The seed of a blog post, lack of good contrast!
Recently I uploaded a video about Barry Thornton’s two-bath developer, a rather good developer that helps to make well balanced negatives quite simply. It generated some questions and one in particular seeded the idea for this blog post.
It was a rather good question (so many are!). Had I ever measured the zone densities of my negatives with the Thornton two-bath because they weren’t getting enough highlight punch? This was an intriguing question for me because, frankly, I don’t have a densitometer and never have had. I know some people do and do good work with them so why hadn’t I?
Firstly, why have I never used one?
The answer to that question is buried way back in my distant past. You see, when I learned photography and darkroom work you couldn’t buy a densitometer for love nor money, at least not the love or money people could afford (BTW they’re still crazy expensive!). So, back then, we had to do without and work with our photographs by eye. It was simple enough. If there wasn’t enough contrast in the print we used a higher grade paper. If we were consistently using a high grade of paper we weren’t developing our negatives long enough.
The silver rule is: more development, lower grade paper required, it was that easy.
There was a good rule of thumb that a 35mm negative should print (with a full range of tones) on grade 3 and a 120 negative should print on grade 2. I suspect a large format should print on grade 2 as well but have never been able to afford one to test that theory. Note: Open to donations!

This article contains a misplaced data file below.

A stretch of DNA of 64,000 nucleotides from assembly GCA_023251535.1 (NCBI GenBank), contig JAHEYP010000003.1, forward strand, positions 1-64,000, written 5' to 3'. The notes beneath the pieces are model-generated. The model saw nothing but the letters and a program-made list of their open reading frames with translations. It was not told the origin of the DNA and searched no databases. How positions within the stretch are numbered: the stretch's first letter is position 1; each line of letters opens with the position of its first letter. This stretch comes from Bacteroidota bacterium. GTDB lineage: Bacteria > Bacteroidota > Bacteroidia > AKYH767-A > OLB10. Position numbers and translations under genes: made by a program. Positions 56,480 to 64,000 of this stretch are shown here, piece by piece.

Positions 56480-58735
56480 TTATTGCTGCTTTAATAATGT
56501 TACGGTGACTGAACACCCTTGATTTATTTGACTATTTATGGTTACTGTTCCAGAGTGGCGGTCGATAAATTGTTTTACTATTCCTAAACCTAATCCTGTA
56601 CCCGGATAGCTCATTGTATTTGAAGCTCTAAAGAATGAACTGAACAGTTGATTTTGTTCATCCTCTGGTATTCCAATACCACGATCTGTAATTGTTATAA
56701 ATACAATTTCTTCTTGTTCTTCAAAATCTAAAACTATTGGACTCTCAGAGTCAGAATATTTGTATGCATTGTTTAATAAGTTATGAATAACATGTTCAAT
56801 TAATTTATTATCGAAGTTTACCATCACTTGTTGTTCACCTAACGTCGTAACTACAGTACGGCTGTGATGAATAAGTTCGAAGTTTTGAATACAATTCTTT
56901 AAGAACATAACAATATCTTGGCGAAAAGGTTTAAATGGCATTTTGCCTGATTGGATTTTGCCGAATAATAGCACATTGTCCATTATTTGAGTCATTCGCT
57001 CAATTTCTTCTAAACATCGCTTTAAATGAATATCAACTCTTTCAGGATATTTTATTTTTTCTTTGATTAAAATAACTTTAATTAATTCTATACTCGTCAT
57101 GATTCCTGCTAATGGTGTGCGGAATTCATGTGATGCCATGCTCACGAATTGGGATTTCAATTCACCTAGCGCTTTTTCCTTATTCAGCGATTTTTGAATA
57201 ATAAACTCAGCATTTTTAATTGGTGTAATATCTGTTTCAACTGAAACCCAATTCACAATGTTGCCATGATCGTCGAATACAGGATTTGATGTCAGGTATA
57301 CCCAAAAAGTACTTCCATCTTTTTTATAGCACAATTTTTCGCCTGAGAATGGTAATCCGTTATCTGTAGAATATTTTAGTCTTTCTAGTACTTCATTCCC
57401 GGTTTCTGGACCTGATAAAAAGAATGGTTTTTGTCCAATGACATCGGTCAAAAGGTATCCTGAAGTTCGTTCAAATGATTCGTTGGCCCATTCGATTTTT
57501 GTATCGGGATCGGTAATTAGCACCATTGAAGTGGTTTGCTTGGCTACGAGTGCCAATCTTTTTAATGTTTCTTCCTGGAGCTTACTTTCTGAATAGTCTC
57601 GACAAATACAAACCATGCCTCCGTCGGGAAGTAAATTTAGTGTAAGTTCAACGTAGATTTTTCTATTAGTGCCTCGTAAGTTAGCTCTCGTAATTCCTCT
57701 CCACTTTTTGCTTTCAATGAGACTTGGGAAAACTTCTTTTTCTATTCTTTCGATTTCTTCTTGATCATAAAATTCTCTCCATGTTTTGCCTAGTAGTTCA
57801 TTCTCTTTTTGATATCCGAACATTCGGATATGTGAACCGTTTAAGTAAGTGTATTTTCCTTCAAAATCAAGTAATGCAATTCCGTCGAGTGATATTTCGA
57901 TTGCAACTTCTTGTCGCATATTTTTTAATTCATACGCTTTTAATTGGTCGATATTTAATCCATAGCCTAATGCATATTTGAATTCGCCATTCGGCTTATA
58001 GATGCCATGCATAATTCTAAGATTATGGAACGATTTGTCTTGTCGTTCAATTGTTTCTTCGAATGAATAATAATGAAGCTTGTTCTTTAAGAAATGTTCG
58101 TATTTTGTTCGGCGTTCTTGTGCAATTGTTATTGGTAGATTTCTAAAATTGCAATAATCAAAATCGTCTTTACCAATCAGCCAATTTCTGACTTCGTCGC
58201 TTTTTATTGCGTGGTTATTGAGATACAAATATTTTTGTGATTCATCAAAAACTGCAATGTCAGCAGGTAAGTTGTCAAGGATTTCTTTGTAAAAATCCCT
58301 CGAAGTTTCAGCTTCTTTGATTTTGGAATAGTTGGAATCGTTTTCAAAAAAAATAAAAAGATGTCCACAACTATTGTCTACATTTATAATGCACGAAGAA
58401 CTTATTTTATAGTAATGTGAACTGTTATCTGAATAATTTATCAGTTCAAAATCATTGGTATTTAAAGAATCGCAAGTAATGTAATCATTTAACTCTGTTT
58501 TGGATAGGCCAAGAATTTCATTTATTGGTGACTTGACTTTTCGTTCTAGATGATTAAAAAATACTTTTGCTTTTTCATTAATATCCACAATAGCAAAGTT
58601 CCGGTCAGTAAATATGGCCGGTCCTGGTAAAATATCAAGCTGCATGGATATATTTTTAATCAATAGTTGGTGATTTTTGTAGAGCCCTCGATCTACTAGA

So, long story short, if my highlights didn’t have the punch I wanted I used a higher grade of paper or developed the negatives longer. It also meant we had more than one development time for a film – unheard of these days. Take D23, an old favourite of mine, especially the replenished variety. Six minutes is good for a sunny, contrasty day. Eight and a half minutes for a duller flatter kinds of day. Somewhere in between for those average Scottish days or perhaps Roundhay Park during the rains of a Yorkshire summer. These multiple development times were normal. It’s simply what we did then without thinking, it’s what I do now. Densitometry changed all that! As soon as someone started measuring the zones of a step wedge it got less of an art and more of a technology proof of concept. No, not for me, it’s still an art to me, I use grades, my eyes, my gut, all three.
“Learn you developer well and write down those three developing times”
The final message …
So, what’s the final message in all this? It’s learn your developer well and write down those three developing times. Dull day time, medium day time, sunny day time. As a start use the 30% rule. For dull days increase your development time by 30% (which for the densitomatrist is about a grade in old school).
Finally, how do I do that with Barry Thornton’s two-bath, a developer that treats all negatives individually? Well you can by two methods. First you could use time again. I’d develop in bath A for 20%-30% longer before using B (no need to change B). This is because bath A is an actual developer and is developing the film throughout its few minutes. By increasing the time in A you push the values up in the negative before B finishes them off. The second way is to increase the alkalinity of bath B. Use 20g per litre of metaborate instead of the 12g/litre. I’ve tried this and it does work, increasing the contrast of the negatives by about 1/2 to 1 grade.
Ok, that’s enough of this old school nonsense. How do you adjust the contrast of your negatives?
Take care my friends,